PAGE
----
Isolation and culture conditions of Microvascular Endothelial Cells (MVECs)
The ovaries were immediately taken to the laboratory in ice-cold DPBS (Dulbecco Phosphate Buffer Saline; Cambrex Bio Sciences, Verviers, Belgium) and washed several times in sterile DPBS; the corpora lutea (CLs) were then isolated under sterile conditions.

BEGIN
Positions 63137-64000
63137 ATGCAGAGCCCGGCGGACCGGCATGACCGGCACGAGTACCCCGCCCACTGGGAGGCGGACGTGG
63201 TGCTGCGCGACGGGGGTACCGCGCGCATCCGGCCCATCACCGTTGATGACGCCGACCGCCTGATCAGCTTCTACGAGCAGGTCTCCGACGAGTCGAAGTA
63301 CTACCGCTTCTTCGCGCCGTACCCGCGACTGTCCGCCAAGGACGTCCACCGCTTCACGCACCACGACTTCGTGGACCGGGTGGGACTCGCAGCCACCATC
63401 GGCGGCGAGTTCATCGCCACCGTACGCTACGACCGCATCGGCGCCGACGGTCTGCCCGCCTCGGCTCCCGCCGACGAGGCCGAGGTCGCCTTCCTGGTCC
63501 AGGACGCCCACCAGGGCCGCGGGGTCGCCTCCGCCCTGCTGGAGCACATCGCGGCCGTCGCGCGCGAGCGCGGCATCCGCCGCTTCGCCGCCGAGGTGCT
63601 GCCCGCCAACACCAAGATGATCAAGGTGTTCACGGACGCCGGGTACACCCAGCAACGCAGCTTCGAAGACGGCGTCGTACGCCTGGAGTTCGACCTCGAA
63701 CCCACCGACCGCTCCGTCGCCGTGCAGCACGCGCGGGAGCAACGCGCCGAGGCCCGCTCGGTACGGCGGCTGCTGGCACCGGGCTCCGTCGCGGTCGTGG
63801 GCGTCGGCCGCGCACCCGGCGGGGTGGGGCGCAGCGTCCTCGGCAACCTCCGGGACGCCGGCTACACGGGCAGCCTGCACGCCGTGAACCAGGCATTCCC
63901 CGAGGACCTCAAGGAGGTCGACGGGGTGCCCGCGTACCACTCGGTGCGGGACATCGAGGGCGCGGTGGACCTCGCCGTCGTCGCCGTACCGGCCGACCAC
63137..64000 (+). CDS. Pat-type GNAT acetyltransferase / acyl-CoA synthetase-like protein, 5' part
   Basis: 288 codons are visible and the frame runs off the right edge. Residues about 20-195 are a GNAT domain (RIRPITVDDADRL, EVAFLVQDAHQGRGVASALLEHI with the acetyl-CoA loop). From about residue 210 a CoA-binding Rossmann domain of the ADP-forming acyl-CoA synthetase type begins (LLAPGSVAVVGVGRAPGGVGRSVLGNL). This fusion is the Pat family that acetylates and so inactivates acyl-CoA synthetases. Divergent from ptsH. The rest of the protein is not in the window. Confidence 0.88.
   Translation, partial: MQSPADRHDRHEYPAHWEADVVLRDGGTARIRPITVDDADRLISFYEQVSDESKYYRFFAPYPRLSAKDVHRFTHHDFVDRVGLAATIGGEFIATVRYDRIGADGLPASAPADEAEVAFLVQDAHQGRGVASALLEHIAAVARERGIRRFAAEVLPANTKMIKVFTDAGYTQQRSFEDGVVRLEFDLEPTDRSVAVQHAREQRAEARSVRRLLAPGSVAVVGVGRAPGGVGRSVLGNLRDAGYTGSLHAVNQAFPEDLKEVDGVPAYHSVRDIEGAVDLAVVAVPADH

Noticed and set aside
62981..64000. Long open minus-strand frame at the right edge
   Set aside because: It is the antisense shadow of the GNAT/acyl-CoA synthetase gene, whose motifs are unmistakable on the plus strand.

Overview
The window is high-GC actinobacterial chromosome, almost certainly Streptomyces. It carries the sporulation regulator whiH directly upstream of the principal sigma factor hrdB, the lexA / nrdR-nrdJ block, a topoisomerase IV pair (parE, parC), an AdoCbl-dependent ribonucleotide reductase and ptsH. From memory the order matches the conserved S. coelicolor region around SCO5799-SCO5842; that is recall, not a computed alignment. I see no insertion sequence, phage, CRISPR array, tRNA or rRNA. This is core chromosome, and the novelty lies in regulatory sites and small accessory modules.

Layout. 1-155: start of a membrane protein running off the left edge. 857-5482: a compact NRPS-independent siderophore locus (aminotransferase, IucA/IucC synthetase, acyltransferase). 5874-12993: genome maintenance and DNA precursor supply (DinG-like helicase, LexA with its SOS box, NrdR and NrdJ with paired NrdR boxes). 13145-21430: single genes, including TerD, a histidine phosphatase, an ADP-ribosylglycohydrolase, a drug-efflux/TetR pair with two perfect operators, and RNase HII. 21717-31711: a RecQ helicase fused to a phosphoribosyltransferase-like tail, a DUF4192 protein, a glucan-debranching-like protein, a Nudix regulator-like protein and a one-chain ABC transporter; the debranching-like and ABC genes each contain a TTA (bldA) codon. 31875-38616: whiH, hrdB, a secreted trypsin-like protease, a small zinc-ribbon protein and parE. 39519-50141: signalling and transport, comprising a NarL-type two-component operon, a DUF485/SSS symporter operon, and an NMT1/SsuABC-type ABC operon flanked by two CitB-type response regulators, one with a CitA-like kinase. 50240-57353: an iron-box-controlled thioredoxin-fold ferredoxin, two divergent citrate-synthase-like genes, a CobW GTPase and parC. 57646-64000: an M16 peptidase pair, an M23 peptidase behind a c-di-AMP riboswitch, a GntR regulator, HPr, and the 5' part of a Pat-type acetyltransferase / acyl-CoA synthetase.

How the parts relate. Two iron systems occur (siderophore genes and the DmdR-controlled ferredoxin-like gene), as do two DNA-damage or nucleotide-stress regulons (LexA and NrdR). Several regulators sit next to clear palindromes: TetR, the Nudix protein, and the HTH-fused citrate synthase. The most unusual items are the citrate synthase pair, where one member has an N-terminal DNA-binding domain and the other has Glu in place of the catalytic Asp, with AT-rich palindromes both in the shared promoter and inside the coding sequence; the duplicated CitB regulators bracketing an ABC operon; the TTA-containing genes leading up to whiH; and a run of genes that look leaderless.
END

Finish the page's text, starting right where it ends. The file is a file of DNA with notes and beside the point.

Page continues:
All CLs from each animal (14.1 ± 5.9) were cut into small fragments (~1 mm3) with a razor blade and minced together with a pestle and mortar. Small aliquots (100 μg) of homogenate were immediately frozen in liquid nitrogen for RNA extraction, and protein and progesterone (P4) analyses. The remaining homogenate was washed (3 times) by adding sterile DPBS (1:3, w:v) and centrifuged (500 × g, 5 min). The final pellet was resuspended in sterile DPBS containing collagenase (2 mg/ml; type IA [420 U/mg]; Sigma Chemical Company, St. Louis, MO, USA), BSA (4 mg/ml; Fraction V, Sigma) and DNase I (0.02 mg/ml; [1.87 U/mg]; Sigma). After 20 min on a rocking platform (200 rpm) at 37°C, enzymatic digestion was stopped by adding FBS (Foetal Bovine Serum, Gibco-Invitrogen, Paisley, UK) (1:1, v/v); the suspension was filtered (pore sizes: 280 μm; Sigma) and placed on ice, then centrifuged (800 × g, 20 min) and resuspended in DPBS-BSA (0.1%; w/v) at a final concentration of 5 × 105 cells/ml (Thoma chamber counting). The pCL-MVECs were then positively selected by an immunomagnetic separation protocol using Dynabeads® coated with anti-CD31 monoclonal antibody (Invitrogen), according to the manufacturer's instructions. Briefly, the cells were mixed with Dynabeads® to give a ratio of 5 × 105 cells/4 × 108 beads/ml and were then incubated for 20 min at 4°C on a rocking platform.